And that is another Gospel which is not another.

Biblical definitions are important.

Actually, Calvinists make a distinction between regeneration and salvation and therefore would claim you misrepresent them. Getting them to explain the difference between being regenerated and saved is another matter altogether, good luck with that. 

 

Some Calvinists believe that the moment a person is regenerated they will automatically believe, and so are saved that very moment. Still they will insist regeneration had to occur first. 

 

Other Calvinists like R.C. Sproul say a person can be regenerated for years, even decades before they actually believe on Jesus. This would be a person who is "spiritually alive" according to these particular Calvinists, and yet is "dead in sins" at the same moment! Logically impossible, but that is what they believe. 

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  • Independent Fundamental Baptist

Let's assume Calvinists get every single Biblical word wrong. Let's assume that when they use the word 'regeneration' they actually mean 'camel', as in 'I loaded up my regeneration with goods to sell at the market'. That a person doesn't use words properly may be a valid criticism, but it doesn't change the fact that if you want to understand that person properly you have to examine what they mean when they say things.


The prOBlem with this is that they are talking about theological issues using theological terms but applying their own definitions to them.

Your analogy falls apart because of this.

If they use their own definitions in a context where the definitions independently established, they do so falsely.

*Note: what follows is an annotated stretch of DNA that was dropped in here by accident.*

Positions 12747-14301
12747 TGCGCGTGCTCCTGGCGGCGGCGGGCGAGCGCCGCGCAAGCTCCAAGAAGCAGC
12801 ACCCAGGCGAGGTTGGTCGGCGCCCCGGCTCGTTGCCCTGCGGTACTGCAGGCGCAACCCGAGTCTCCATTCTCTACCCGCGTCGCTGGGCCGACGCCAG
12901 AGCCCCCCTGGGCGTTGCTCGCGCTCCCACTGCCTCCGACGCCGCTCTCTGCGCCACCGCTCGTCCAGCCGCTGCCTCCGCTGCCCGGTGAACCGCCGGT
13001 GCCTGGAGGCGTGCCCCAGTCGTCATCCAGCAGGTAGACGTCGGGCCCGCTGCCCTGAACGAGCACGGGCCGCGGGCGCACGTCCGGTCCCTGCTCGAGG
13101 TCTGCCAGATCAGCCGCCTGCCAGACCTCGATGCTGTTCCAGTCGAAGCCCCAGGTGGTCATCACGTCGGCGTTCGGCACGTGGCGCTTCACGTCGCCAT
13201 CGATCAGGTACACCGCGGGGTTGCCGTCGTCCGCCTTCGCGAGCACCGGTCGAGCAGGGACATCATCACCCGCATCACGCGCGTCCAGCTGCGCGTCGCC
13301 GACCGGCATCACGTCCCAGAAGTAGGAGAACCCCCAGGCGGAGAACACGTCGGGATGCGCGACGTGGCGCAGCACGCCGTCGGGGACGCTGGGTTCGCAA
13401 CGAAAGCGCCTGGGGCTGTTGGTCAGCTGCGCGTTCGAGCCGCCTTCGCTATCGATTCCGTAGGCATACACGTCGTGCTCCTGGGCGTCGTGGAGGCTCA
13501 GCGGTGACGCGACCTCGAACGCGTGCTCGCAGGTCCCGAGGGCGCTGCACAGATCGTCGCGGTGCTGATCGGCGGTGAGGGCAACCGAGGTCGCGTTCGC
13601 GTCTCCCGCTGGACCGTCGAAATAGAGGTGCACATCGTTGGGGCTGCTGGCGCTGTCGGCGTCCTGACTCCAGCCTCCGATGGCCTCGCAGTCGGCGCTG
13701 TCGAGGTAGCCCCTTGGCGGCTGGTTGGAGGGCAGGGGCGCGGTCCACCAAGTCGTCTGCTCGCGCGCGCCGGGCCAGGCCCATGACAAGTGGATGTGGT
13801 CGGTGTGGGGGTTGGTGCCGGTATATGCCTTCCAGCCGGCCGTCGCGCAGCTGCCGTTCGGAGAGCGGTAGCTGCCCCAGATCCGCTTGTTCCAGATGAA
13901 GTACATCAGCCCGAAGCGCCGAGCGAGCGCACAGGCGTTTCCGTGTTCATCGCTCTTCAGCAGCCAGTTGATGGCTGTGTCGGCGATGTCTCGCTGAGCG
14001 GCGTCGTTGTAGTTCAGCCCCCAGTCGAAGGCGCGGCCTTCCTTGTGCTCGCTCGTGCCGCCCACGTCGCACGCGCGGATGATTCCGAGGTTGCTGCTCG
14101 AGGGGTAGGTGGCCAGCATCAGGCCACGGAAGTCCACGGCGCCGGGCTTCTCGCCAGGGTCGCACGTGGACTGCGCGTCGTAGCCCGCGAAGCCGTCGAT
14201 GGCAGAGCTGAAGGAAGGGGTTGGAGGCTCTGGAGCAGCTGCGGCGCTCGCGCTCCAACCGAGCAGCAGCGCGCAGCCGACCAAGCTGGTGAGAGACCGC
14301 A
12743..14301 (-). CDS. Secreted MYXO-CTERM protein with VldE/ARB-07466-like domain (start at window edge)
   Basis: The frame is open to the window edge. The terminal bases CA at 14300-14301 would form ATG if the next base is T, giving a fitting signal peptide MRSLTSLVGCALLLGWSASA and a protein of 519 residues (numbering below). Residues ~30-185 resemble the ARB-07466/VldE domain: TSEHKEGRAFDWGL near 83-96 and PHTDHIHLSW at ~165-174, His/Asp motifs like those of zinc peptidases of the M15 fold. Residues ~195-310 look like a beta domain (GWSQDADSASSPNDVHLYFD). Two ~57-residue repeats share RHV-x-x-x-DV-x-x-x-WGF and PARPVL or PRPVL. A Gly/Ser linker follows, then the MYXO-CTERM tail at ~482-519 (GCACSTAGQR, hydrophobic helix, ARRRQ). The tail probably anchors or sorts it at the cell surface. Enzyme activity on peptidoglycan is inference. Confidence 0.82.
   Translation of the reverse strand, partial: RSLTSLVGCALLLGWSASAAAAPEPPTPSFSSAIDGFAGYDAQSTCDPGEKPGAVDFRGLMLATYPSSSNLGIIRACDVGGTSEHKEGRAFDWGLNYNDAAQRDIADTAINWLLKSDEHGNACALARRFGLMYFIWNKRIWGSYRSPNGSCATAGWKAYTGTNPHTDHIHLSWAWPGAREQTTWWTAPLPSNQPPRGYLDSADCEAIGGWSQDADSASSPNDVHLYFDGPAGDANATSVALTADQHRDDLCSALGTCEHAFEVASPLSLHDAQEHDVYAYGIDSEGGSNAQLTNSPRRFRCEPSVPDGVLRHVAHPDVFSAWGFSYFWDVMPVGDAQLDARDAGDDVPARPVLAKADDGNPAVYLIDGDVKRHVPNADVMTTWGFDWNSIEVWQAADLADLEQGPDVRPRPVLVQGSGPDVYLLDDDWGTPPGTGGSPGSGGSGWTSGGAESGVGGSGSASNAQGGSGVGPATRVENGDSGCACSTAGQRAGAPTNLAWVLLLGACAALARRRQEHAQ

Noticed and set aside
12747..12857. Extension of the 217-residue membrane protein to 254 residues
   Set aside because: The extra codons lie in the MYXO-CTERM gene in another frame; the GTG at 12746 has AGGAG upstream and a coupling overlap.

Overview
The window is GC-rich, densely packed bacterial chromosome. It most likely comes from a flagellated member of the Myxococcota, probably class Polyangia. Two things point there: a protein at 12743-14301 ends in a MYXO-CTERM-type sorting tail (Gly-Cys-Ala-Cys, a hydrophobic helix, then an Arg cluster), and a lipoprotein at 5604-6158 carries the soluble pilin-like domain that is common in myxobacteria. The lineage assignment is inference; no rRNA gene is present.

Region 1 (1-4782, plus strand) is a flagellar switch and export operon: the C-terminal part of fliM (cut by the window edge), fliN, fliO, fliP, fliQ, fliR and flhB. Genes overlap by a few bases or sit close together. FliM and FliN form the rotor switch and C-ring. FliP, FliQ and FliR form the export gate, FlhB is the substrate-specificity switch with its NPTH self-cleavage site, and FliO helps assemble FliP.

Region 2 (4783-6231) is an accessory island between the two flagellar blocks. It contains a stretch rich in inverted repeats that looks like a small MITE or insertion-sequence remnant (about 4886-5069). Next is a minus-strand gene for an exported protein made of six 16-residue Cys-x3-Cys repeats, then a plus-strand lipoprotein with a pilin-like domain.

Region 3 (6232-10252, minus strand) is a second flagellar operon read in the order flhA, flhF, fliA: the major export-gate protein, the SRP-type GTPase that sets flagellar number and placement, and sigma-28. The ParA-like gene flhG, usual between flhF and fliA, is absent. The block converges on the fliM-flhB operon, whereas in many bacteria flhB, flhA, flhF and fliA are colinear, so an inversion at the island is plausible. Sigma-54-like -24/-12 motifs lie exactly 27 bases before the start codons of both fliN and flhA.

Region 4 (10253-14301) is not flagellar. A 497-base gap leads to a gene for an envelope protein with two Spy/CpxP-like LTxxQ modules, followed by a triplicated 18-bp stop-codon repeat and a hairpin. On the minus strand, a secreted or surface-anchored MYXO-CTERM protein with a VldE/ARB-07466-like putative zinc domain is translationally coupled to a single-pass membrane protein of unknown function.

Why would you redefine a word that has an established meaning?
It is surely only for the purpose of twisting the understanding of the situation.

This is what a Mormon does when you ask them if they are saved. They will happily say yes, but they don't mean what the Bible means.
So also the Calvinist, if he means something other than the Biblical meaning of regeneration, he is not talking about biblical things - but he insists that he is talking about biblical things.
So, he is either wrong about his thoughts on regeneration, or he is using terms amiss.
Why then use terms that have an established meaning in theology to teach something different to that meaning?

If they mean something different to the biblical meaning, and insist on using that term with a different meaning in a theological context, they are deceitful.
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Let's assume Calvinists get every single Biblical word wrong. Let's assume that when they use the word 'regeneration' they actually mean 'camel', as in 'I loaded up my regeneration with goods to sell at the market'. That a person doesn't use words properly may be a valid criticism, but it doesn't change the fact that if you want to understand that person properly you have to examine what they mean when they say things.

God uses all his words properly, and your presenting a sophist argument therefore I will not play with you (see underlined). 

 

I don't want to know a person like John Calvin words I want to know God's words, for his words are true, are whole, are just, are pure and they teach the simple.

 

I do not want to know John Calvin's, your's or any other man's doctrines.  I want to know the doctrines of God.

 

Like I said go read the article I linked too and you will see they got the word meanings wrong.